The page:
Happy Investing!


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Please visit – www.QuantumMF.com to read scheme specific risk factors. Investors in the Scheme(s) are not being offered a guaranteed or assured rate of return and there can be no assurance that the schemes objective will be achieved and the NAV of the scheme(s) may go up and down depending upon the factors and forces affecting securities market. Investment in mutual fund units involves investment risk such as trading volumes, settlement risk, liquidity risk, default risk including possible loss of capital. Past performance of the sponsor / AMC / Mutual Fund does not indicate the future performance of the Scheme(s). Statutory Details: Quantum Mutual Fund (the Fund) has been constituted as a Trust under the Indian Trusts Act, 1882. Sponsor: Quantum Advisors Private Limited. (liability of Sponsor limited to Rs. 1,00,000/-). Trustee: Quantum Trustee Company Private Limited. Investment Manager: Quantum Asset Management Company Private Limited. The Sponsor, Trustee and Investment Manager are incorporated under the Companies Act, 1956.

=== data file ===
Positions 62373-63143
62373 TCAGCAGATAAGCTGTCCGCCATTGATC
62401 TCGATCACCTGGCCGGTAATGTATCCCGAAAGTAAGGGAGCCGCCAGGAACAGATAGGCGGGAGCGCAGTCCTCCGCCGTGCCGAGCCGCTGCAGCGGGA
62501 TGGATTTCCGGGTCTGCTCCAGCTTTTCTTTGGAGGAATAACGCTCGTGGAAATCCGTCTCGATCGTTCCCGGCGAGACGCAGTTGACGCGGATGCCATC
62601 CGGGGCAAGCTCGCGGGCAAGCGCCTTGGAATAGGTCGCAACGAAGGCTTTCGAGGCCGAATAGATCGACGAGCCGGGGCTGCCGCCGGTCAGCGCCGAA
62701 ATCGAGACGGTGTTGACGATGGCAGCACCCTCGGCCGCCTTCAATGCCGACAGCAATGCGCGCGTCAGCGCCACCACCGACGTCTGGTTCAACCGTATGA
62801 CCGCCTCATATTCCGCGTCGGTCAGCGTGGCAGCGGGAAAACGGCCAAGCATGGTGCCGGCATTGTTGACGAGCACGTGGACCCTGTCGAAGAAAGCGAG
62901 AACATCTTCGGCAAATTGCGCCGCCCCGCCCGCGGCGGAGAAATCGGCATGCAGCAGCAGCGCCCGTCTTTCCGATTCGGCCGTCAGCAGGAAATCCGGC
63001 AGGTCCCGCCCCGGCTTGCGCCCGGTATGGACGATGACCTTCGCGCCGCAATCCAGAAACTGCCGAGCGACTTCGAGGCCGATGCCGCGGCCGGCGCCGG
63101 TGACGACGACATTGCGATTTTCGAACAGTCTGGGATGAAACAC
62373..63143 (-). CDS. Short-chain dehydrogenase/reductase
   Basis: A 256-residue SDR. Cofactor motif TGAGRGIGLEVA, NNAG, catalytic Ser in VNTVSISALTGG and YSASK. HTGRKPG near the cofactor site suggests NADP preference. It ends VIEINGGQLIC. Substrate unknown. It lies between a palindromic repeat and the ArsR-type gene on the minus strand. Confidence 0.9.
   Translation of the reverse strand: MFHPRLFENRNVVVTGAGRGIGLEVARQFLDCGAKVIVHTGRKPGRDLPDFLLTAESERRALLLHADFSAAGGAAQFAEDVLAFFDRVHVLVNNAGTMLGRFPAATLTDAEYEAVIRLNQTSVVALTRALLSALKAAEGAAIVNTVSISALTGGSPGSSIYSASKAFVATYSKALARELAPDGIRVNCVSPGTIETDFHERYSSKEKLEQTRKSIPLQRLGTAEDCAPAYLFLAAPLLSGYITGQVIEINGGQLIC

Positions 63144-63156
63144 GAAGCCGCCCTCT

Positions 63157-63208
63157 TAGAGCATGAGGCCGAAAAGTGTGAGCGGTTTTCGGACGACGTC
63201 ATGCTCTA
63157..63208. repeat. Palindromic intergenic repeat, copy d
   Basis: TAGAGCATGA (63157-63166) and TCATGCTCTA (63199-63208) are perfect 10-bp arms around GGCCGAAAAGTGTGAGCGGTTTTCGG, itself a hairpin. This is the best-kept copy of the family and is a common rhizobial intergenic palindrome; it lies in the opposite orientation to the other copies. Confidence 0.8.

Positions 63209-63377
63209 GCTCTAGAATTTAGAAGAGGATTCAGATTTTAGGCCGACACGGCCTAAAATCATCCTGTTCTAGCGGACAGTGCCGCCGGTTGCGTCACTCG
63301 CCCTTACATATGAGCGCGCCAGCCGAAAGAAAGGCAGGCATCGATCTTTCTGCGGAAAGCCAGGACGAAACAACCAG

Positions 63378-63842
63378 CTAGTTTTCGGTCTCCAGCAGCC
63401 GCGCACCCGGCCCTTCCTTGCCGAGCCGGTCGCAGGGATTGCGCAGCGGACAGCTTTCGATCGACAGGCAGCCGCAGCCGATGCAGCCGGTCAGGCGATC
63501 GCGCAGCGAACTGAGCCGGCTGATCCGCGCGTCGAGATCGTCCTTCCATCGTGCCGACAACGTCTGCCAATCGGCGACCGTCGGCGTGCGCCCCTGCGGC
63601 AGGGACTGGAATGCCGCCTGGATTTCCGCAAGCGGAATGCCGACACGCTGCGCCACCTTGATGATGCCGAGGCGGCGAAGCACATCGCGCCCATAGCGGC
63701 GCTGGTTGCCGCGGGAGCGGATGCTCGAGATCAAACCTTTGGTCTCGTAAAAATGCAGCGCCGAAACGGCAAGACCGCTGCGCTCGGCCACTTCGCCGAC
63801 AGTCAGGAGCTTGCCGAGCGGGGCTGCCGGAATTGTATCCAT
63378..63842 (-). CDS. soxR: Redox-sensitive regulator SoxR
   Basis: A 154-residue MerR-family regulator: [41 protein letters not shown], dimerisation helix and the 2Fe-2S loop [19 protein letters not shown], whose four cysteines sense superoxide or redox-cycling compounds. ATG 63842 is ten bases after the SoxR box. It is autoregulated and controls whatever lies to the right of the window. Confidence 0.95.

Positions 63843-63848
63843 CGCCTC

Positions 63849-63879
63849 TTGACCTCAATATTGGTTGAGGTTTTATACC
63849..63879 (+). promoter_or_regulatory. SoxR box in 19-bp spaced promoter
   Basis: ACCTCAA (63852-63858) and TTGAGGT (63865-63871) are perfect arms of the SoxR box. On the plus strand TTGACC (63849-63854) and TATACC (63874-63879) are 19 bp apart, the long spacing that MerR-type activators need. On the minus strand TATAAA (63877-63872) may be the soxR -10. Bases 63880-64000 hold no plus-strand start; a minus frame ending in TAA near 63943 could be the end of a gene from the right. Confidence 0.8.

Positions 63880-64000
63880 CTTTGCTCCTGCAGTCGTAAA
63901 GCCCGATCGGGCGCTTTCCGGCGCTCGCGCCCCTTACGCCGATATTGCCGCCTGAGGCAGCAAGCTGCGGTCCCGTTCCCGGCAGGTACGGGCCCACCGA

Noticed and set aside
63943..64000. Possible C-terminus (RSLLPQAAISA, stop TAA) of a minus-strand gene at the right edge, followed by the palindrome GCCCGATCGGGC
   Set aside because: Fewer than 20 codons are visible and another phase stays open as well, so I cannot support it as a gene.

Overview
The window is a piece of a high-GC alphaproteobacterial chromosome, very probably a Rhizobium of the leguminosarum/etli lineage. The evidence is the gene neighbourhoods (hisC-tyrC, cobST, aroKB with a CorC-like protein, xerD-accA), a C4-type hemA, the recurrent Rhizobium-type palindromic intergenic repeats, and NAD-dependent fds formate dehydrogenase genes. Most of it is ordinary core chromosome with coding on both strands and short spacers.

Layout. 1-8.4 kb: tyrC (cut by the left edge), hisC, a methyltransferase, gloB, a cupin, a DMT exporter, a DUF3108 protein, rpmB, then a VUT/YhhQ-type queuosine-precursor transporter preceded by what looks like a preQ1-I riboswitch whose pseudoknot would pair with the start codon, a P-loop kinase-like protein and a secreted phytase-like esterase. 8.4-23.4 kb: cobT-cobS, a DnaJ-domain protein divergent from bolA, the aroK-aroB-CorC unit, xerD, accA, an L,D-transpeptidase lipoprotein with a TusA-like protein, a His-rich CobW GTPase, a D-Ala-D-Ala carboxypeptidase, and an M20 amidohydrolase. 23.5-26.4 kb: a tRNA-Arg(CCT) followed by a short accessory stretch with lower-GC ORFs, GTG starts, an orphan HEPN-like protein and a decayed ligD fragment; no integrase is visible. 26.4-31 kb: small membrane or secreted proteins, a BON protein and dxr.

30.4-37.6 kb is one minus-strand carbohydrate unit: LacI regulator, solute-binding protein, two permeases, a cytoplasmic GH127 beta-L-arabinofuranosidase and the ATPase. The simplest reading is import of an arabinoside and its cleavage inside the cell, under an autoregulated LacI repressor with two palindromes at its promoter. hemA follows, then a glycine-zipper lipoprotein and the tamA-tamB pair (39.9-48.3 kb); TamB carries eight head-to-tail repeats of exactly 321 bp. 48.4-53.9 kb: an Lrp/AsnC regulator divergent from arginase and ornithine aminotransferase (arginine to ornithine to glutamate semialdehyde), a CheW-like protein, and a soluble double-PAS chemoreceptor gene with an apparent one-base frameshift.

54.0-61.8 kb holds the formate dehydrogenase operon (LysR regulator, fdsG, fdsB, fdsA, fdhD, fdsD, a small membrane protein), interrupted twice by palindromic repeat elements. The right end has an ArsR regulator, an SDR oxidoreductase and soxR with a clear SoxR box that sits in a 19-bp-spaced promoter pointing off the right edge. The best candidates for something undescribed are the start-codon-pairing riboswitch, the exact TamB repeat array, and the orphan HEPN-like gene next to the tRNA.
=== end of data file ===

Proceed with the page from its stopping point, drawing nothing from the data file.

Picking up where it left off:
The data in this presentation are meant for general reading purpose only and are not meant to serve as a professional guide/investment advice for the readers. This presentation has been prepared on the basis of publicly available information, internally developed data and other sources believed to be reliable. Whilst no action has been suggested or offered based upon the information provided herein, due care has been taken to endeavour that the facts are accurate and reasonable as on date. Quantum AMC shall make modifications and alterations to the performance and related data from time to time as may be required as per SEBI Mutual Fund Regulations. Readers are advised to seek independent professional advice and arrive at an informed investment decision before making any investment. None of the Sponsors, the Investment Manager, the Trustee, their respective Directors, Employees, Affiliates or Representatives shall be liable for any direct, indirect, special, incidental, consequential, punitive or exemplary damages, including lost profits arising in any way from the data/information/opinions contained in this presentation. The Quantum AMC shall make modifications and alterations to the performance and related data from time to time as may be required as per SEBI Mutual Fund Regulations.